Dick Steele, Agent WD-40 is assigned by his director, to stop the evil General Rancor from destroying the world. WD-40 believed Rancor was dead and he teams up with the hot KGB agent Veronique Ukrinsky to find Rancor and save the world.
Another spoof from the mind of Mel Brooks. This time he's out to poke fun at the Dracula myth. Basically, he took "Bram Stoker's Dracula," gave it a new cast and a new script and made a big joke out of it. The usual, rich English are attacked by Dracula and Dr. Van Helsing is brought in to save the day. Written by
Jason Ihle <email@example.com>
According to the Wikipedia website, "in the film references are made to fictitious books Transavia Folk Law, The Theory and the Theology of the Evil Undead, The Vampires of Prague and Nosferatu. The Vampires of Prague is a reference to the film Mark of the Vampire (1935) and Nosferatu is also a reference to the film of the same name released in 1922 [See: Nosferatu (1922)]. See more »
When Sykes hears Lucy's voice begging to be let out of her coffin, he accidentally moves the "stone" lid, showing it to have no weight. See more »
Oh it makes me so happy to be at the Opera! I love this palace of art and beauty!
Johnathan: Oh yes my dear, the Opera is astonishing! The music is frothed with love, hate, sensuality and unbridled passion!... All the things in my life I've managed to suppress so far.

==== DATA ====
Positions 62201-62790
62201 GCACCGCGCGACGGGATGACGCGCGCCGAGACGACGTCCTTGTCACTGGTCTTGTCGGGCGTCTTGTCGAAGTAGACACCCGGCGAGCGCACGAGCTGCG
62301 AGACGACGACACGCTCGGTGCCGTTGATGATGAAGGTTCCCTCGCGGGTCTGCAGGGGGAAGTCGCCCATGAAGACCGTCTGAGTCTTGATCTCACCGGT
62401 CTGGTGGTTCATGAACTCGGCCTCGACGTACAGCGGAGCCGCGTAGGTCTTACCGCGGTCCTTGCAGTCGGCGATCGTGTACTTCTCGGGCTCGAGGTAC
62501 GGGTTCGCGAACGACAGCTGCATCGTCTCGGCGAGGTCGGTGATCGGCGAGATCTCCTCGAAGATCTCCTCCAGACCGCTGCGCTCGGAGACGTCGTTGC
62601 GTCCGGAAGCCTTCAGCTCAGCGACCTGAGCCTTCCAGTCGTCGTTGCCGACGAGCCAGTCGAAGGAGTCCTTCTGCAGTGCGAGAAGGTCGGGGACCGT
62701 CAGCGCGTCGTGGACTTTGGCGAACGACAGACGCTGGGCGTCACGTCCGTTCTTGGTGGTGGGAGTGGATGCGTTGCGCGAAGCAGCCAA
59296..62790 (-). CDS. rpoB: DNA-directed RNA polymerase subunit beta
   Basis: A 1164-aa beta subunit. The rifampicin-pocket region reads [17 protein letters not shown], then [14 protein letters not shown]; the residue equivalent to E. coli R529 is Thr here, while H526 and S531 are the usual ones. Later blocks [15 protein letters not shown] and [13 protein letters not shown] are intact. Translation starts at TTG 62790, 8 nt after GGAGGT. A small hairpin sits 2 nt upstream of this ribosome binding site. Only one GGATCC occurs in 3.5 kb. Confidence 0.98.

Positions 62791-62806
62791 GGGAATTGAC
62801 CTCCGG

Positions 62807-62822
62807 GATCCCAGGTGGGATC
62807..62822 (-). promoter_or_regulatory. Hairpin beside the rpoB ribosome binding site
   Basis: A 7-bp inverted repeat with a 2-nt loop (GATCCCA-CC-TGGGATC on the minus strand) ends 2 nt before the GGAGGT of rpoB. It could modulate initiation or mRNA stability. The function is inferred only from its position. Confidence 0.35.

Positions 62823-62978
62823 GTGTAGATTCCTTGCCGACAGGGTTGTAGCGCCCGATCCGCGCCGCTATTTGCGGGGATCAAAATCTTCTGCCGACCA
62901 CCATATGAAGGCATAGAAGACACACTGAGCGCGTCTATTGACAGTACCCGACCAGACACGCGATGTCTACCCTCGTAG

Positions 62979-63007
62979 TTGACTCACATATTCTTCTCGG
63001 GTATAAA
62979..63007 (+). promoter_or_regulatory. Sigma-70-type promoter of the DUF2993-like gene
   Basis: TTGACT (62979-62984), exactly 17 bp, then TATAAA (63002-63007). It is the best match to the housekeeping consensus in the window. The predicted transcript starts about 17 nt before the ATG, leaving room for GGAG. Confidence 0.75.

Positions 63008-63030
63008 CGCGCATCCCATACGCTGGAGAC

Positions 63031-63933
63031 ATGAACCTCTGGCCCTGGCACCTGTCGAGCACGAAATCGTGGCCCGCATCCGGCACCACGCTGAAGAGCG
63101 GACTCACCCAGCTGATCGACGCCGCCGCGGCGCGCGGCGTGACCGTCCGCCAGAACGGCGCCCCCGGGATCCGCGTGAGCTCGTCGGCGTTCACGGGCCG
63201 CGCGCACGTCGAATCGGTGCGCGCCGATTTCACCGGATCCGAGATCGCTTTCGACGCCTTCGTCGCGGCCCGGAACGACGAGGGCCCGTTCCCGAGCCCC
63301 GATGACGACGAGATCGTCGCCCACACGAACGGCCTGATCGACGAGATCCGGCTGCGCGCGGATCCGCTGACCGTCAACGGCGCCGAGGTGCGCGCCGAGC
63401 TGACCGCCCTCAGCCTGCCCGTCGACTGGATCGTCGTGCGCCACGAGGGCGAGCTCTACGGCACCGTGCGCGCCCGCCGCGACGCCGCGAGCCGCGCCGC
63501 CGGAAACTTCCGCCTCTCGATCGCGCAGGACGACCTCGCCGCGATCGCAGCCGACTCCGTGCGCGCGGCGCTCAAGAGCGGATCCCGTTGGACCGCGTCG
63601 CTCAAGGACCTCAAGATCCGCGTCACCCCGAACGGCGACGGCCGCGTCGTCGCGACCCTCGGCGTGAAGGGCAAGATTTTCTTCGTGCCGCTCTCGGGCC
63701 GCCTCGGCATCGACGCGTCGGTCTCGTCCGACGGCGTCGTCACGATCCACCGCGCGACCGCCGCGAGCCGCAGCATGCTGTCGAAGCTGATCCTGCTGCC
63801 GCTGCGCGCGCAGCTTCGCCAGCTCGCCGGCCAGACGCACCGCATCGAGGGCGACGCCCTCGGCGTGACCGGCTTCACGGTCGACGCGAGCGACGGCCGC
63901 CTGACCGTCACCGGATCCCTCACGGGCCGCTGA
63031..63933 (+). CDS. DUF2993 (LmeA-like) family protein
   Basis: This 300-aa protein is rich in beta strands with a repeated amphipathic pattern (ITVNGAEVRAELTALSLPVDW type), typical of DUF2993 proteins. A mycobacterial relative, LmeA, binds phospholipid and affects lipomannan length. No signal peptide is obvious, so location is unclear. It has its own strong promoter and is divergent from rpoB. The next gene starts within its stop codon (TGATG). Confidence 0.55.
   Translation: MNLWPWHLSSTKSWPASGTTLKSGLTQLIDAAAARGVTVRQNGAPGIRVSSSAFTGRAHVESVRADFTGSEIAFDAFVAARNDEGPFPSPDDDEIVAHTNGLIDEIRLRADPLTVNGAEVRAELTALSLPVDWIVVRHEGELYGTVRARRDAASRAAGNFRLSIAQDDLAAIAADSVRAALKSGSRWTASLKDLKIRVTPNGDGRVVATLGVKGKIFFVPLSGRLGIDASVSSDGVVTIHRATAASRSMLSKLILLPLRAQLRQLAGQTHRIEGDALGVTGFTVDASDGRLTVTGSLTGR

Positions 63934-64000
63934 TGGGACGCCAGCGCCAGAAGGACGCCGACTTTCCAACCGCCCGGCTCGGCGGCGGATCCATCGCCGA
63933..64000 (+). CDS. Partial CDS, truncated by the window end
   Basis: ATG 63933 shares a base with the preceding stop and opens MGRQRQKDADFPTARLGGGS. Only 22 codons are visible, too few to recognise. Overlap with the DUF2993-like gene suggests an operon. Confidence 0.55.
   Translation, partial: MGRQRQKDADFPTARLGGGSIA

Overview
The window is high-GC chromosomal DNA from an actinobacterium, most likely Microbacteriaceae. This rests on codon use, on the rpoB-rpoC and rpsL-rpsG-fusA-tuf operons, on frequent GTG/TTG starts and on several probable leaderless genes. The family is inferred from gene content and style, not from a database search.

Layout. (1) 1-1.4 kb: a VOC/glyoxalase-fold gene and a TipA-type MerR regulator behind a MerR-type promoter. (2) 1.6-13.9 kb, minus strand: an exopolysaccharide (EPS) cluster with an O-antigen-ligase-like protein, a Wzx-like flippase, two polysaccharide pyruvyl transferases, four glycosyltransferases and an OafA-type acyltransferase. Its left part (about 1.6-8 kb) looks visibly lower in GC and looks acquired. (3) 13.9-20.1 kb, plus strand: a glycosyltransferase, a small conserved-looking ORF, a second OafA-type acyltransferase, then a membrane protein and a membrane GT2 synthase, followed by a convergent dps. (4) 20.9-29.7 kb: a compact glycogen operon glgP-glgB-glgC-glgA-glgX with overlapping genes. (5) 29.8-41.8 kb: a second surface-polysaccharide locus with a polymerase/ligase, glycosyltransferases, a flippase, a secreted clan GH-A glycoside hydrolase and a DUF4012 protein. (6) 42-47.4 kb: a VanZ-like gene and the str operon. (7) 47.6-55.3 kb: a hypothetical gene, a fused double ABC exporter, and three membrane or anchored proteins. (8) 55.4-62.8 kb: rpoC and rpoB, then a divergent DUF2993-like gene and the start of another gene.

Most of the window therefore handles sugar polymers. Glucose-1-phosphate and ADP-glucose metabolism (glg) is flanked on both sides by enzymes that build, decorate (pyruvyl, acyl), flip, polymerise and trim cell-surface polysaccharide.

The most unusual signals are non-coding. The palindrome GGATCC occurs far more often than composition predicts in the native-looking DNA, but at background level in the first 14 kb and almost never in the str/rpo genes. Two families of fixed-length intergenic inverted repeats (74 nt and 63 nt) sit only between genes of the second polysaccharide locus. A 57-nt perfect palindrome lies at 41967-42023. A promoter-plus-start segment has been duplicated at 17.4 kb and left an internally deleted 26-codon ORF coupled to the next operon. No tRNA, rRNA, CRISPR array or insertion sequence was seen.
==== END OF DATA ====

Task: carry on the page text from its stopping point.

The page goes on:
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After the end credits have rolled, you can hear Dracula get the very last "last" word in -- "Chervania!". See more »
This was another entertaining Mel Brooks farce, a la Young Frankenstein and Blazing Saddles. If you liked those, you'd like this.
Peter MacNichol almost steals the show in this film as "Renfield." He just drives me buggy. Leslie Nielsen, who revived his career later in life playing goofy roles, also is very good, this time as 'Dracula." Actually, I thought he was far better in here than in those other spoofs, such as the "Naked Gun" series. It may be his best comedic role.
The two women in here, Amy Yasback and Lysette Anthony, are beautiful, and well-endowed as Brooks - and a lot of us guys - likes 'em. They are in the film for their looks while the other two provide the laughs.
Story-wise, it's just a light-hearted look at the story of Dracula, told many times in the films, mostly in the serious vein (pun intended) except for "Love At First Bite" which was similar in laughs to this. After watching this film, I could never look at garlic or blood the same way!
When you need some good laughs and nothing else, this will fill the need for an hour-and-a-half.
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